Servant Nemeses come in two flavors: reactionary and inquisitor. Which one a Beast follows at the moment can change quickly with their Satiety. Like many other Servants, they care little about what happens to anything not related to their literal or ideological master, but the first type are far less proactive than other Servants. Reactionaries realize that they get no satisfaction from proactively taking out threats, so they wait and punish those who work against their masters (or themselves if it's an ideology) after they've made the first move. No one has ever proven it, but there's always at least one rumor going around at any time about Nemeses Hungry enough to purposefully let their master get hurt or set back when they could have prevented it. Those who act as the "genie in the lamp" tend to lean towards this role. Inquisitors are those who set themselves up as a sort of internal affairs, punishing other members for stepping out of line or betraying the group outright. In groups, they go after anyone who has bent the rules of the group, which can range from embezzlers to informants to even someone stealing office supplies. If they follow an ideal, they seek out others who claim to strive toward that ideal and judge them for any deviations. In general, they are valiant protectors and passionate firebrands at best and bloody guard dogs and conformity police at worst

              Warlock Nemeses are often found in the business of law and protection. A Warlock acknowledges what they hunger for, but often believe enough in the rule of law to want to do it within the
              system as much as possible. This is where you'll see people trying to feed their horrors through arrests and intimidation, or getting offenders sentenced to the worst prisons or the most degrading punishments. This of course, is not always more moral, but the Beast feels it is more human. Other Warlocks think they are Batman and work outside the law, seeing it as too slow. Whether theyas protectors or avengers, the fact remains that they are big believers in vigilantism and scary masks. These Warlocks tend to get along with the Nemesis (whatever we end up calling this social splat) fairly well, even if they think of them as the weird cousin and the Nemesis sees a monster still in the closet. At best, these Warlocks are Batman, Dirty Harry, and the guys from Law & Order. At their worst, they're the head of the lynch mob and the prosecutor who is the reason the recidivism rate is sky high.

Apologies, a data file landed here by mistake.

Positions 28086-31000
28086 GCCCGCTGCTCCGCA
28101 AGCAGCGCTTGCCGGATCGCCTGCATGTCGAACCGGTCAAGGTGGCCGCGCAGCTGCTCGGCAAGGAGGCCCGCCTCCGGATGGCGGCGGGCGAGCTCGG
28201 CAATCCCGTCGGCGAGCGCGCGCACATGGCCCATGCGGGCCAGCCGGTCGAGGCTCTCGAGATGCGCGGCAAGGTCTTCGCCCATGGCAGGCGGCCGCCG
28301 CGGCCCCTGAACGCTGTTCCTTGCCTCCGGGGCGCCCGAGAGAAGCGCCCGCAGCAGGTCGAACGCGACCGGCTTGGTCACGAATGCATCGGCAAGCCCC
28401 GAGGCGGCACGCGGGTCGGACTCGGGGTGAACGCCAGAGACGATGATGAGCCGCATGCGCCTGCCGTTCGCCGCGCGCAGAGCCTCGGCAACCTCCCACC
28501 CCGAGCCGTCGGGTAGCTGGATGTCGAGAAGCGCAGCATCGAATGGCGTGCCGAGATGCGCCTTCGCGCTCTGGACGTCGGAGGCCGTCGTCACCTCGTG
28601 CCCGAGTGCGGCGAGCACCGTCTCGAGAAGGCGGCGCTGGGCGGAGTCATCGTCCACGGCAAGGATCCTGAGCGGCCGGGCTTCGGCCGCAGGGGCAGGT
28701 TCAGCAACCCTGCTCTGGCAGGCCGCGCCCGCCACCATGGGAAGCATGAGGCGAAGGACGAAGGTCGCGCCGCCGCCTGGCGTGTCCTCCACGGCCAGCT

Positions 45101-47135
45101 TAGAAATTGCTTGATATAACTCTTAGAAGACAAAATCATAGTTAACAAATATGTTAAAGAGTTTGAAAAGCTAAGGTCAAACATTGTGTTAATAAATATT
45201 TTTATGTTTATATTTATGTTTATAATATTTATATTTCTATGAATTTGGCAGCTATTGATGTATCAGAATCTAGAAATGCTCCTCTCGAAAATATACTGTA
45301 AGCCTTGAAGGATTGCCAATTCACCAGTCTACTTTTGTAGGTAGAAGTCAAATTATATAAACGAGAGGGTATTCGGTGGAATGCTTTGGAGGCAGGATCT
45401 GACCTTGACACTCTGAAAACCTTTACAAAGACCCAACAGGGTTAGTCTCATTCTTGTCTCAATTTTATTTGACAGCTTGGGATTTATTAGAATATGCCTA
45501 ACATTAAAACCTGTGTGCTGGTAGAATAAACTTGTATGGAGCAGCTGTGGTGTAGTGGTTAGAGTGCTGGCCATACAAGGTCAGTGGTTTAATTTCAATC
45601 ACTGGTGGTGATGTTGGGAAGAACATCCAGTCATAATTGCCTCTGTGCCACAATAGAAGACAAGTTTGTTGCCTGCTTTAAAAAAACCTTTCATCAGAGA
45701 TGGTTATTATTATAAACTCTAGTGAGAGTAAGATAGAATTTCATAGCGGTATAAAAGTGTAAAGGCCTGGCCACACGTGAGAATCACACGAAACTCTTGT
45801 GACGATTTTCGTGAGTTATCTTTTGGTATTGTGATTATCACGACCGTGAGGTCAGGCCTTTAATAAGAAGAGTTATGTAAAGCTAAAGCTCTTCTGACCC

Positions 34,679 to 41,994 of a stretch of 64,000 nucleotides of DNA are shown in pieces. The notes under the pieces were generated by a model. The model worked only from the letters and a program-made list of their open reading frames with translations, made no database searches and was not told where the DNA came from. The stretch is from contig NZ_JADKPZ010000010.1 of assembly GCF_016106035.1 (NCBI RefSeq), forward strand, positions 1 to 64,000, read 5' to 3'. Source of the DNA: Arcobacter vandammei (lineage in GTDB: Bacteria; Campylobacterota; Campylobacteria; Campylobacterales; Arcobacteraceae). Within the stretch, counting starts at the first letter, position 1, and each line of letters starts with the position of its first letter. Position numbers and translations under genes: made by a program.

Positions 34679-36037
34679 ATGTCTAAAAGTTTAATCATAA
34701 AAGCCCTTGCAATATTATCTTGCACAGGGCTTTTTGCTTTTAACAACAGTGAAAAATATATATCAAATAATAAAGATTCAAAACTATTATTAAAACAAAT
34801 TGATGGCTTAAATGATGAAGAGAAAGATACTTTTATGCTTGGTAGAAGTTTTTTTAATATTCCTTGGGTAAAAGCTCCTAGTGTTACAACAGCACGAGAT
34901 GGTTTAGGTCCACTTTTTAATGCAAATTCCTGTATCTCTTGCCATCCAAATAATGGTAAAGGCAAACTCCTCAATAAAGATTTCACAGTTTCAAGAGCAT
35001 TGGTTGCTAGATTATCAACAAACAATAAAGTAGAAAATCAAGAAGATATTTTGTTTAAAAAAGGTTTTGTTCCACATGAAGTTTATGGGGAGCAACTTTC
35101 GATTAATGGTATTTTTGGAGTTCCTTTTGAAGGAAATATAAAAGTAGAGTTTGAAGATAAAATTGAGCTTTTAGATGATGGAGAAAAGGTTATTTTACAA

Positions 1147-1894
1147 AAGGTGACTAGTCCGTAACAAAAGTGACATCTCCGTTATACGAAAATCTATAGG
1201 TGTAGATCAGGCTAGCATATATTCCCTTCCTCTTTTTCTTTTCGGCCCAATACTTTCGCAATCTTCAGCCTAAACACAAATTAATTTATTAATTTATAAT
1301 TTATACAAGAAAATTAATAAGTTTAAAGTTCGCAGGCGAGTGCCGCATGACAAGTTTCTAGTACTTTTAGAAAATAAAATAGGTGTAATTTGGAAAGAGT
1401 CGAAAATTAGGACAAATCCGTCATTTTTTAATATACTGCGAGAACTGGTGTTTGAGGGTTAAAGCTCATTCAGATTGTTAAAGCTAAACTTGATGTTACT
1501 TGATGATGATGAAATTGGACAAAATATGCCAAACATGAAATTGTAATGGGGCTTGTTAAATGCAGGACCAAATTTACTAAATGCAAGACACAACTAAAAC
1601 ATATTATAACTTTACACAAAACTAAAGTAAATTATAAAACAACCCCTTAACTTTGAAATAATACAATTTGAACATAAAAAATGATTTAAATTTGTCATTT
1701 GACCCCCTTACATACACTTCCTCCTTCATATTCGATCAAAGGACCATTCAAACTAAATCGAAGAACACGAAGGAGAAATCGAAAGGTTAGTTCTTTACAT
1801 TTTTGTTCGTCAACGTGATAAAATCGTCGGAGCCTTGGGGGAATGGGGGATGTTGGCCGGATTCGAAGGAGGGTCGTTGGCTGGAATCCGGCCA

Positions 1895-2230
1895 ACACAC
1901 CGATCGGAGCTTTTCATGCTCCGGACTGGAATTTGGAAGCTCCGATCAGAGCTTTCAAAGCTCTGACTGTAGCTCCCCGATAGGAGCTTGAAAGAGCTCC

A neighborhood guarded by a Gargoyle Nemesis is a safe and lovely haven that still somehow has multiple police investigations going on for mysterious incidents. He's the park ranger who always seems a bit too dedicated. She's the night owl on the Community watch who does things to preps when no one can prove it. All that really connects these disparate people is a desire to guard their territory and a general reactionary instead of proactive attitude.

              How are these so far?

              A god is just a monster you kneel to. - ArcaneArts, Quoting "Fall of Gods"


              • #8
                From the other angle, other Hungers in the Punishment Justification:

                Nemesis Tyrants: At the centre of any system of rule and punishment are those empowered to judge. And by definition the judge must stand above the judged - at all times they must embody the fact that there is a greater power that stands among the sinners.

                Nemesis Collectors: These Beasts go after those with too much, especially if that comes at the expense of others. It's an irony, certainly, given their own Hunger, but they justify it by saying that it grants them understanding of the truly greedy - and among Collectors, they are the most likely to hide their acquisitions away after gathering them, and not attempt to benefit from them further.

                Nemesis Predators: It's not the punishment people truly fear, but the likelihood of being caught. And Predators see everything, can find anything, and can catch up with anyone. Their Hunger ensures that those who deserve punishment will not escape its reach.

                Nemesis Ravagers: These Beasts concentrate on institional crimes. Communities that commit collective sins, and thus deserve collective punishment that destroys their illusions of safety and righteousness.

                Hunger for Secrets: (I don't know what they're called, just that they'll be in the Player's Guide - their shtick isn't learning secrets so much as making sure someone with a secret realises that someone else knows). Those who commit crimes usually do it in the dark - these Beasts show them that there is light in that dark, that their crimes are known - they don't inflict direct punishment, they drive the miscreant to ultimately punish themselves through their paranoia and denial.